Chamberlain’s brother came running back. “Joshua,” he said, “We’re out! One . . . two rounds per man at the most. Some of the men don’t have anything at all!” Chamberlain turned to a thin man standing on his right. It was First Sergeant Ellis Spear. “Spear,” he ordered, “tell the boys to take the ammunition from the wounded and the dead.”

“We did that last time, sir,” Spear replied. “Maybe we should think about pulling out.”

Chamberlain responded grimly, “We will not be pulling out, Sergeant. Carry out my orders please.”

“Colonel!” Sergeant Tozier spoke up. “We won’t hold them again, sir. you know we won’t!”

“Joshua!” It was his brother. “Here they come! Here they come!”

Chamberlain stepped to the top of the wall in full view, crossing his arms and staring down at the advancing enemy. The 15th and 47th Alabama with their pale, yellow-gray uniforms, now reinforced by a Texas regiment, moved up the hill as their high pitched shriek – the rebel yell – coursed up toward Chamberlain and his men. Sergeant Spear was standing at the Colonel’s feet. Sergeant Tozier, Chamberlain’s brother Tom, and Lieutenant Melcher, the flag beaerer, were huddled below. “Joshua!” his brother said, “Do something!”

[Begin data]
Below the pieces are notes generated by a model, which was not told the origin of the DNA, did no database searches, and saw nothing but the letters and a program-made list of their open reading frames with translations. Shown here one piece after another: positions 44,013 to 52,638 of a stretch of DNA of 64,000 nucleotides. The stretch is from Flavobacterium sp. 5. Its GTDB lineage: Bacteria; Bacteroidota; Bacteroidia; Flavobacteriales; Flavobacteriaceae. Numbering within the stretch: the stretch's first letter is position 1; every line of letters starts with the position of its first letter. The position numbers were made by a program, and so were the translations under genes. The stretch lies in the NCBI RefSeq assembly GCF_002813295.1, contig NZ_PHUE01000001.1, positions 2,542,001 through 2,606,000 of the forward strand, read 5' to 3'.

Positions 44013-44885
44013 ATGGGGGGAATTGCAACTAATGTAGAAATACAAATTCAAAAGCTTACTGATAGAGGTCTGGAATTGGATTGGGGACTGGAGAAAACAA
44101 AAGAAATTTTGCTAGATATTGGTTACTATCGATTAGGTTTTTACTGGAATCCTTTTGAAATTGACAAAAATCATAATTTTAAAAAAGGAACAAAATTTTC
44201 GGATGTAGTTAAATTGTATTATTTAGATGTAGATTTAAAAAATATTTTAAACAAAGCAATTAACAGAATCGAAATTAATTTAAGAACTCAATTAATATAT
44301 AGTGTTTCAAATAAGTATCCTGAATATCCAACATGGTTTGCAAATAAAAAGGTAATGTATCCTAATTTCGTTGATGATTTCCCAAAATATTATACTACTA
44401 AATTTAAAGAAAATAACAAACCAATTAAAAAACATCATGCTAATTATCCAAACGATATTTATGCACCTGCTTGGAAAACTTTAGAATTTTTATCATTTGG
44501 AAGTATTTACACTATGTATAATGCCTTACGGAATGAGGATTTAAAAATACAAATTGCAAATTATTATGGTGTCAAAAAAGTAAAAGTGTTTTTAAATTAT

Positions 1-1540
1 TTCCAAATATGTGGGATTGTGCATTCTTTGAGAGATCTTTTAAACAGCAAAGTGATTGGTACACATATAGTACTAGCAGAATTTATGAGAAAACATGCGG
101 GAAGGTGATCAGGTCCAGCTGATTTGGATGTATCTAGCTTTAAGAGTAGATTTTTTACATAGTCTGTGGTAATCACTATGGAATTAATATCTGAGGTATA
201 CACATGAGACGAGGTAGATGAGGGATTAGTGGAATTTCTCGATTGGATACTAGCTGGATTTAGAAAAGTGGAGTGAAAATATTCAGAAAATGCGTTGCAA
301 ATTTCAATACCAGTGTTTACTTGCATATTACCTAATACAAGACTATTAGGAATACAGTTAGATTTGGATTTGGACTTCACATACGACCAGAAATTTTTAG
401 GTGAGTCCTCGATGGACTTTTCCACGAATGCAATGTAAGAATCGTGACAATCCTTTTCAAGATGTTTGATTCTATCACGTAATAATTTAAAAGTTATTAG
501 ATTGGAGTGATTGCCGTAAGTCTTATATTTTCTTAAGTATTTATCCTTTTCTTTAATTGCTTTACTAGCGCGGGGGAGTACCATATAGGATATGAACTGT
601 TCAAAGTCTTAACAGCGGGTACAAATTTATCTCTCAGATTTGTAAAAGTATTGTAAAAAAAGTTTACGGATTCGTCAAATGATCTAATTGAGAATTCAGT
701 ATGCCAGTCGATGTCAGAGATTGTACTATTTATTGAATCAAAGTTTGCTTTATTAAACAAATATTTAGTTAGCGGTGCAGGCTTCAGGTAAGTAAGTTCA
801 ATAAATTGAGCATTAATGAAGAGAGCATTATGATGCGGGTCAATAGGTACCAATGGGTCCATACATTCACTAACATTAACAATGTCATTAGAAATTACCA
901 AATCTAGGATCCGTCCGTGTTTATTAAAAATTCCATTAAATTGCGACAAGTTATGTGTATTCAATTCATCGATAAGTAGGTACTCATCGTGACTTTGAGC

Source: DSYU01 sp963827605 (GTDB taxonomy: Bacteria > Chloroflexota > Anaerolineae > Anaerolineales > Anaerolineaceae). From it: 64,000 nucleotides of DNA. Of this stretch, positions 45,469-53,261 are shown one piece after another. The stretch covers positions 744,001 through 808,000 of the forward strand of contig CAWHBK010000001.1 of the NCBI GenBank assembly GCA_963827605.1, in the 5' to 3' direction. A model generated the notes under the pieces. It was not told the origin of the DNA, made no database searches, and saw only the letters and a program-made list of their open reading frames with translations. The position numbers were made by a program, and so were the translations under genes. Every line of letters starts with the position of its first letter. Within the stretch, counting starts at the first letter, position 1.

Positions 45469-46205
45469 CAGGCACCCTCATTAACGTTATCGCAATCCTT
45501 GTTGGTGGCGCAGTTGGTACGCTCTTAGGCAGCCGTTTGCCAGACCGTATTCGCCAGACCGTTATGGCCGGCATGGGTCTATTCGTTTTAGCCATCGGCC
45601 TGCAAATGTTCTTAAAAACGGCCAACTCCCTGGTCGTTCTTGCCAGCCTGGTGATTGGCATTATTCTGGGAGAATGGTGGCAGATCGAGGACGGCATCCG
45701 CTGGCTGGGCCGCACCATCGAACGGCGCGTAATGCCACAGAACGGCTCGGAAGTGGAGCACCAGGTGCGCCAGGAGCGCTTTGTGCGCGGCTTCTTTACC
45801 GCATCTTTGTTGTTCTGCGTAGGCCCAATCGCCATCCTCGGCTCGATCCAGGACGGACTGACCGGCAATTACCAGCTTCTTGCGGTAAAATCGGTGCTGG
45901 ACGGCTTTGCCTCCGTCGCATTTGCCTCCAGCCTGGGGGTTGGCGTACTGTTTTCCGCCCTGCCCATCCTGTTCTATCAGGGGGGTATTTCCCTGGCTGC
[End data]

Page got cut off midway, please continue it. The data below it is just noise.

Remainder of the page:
“Give an order!”

Chamberlain stood ther for a moment, deep in thought, quickly sorting the situation. “We can’t retreat,” he thought. “We can’t stay here. When I am faced with the choice of doing nothing or doing something, I will always choose to act.” He turned his back on the advancing rebels, looked down at his men, and said, “Fix bayonets!”

At first no one moved. They just stared at him with their mouths open.